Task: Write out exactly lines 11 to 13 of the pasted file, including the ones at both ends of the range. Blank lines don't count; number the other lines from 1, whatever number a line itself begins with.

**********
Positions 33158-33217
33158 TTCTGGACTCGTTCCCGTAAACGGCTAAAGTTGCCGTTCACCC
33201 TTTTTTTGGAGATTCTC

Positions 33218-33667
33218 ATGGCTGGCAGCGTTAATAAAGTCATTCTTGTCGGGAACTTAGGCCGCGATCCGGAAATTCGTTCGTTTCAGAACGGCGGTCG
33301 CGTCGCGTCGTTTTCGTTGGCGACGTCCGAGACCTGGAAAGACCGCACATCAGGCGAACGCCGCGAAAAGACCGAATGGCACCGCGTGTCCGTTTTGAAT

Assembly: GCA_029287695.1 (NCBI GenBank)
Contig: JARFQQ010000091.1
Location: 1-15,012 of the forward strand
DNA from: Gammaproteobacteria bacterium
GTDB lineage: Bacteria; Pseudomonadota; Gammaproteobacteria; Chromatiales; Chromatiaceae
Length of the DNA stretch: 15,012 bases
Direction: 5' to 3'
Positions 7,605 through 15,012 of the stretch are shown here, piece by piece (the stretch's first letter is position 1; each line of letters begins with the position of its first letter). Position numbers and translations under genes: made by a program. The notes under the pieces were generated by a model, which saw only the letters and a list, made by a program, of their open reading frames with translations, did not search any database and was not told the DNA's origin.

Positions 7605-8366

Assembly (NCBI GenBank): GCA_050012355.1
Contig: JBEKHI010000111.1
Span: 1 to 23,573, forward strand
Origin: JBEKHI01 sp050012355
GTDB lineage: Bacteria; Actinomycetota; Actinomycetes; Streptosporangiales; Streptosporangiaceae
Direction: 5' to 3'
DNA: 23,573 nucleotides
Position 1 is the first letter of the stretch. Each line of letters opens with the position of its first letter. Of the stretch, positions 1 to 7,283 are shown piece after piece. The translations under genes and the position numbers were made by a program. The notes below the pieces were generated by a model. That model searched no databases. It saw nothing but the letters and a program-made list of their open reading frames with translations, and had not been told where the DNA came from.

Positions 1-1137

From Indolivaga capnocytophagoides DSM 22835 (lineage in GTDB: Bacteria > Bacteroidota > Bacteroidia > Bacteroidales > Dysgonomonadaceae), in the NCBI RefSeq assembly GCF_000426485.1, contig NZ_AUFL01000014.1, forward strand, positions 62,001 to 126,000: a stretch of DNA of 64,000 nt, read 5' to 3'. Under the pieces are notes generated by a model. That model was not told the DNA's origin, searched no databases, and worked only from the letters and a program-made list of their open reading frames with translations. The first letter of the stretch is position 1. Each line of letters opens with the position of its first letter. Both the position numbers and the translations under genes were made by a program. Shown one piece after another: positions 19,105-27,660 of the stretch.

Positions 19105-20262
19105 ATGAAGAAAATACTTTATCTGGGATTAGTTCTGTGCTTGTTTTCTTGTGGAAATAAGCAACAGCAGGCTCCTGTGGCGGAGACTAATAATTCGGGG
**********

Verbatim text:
GTDB lineage: Bacteria; Pseudomonadota; Gammaproteobacteria; Chromatiales; Chromatiaceae
Length of the DNA stretch: 15,012 bases
Direction: 5' to 3'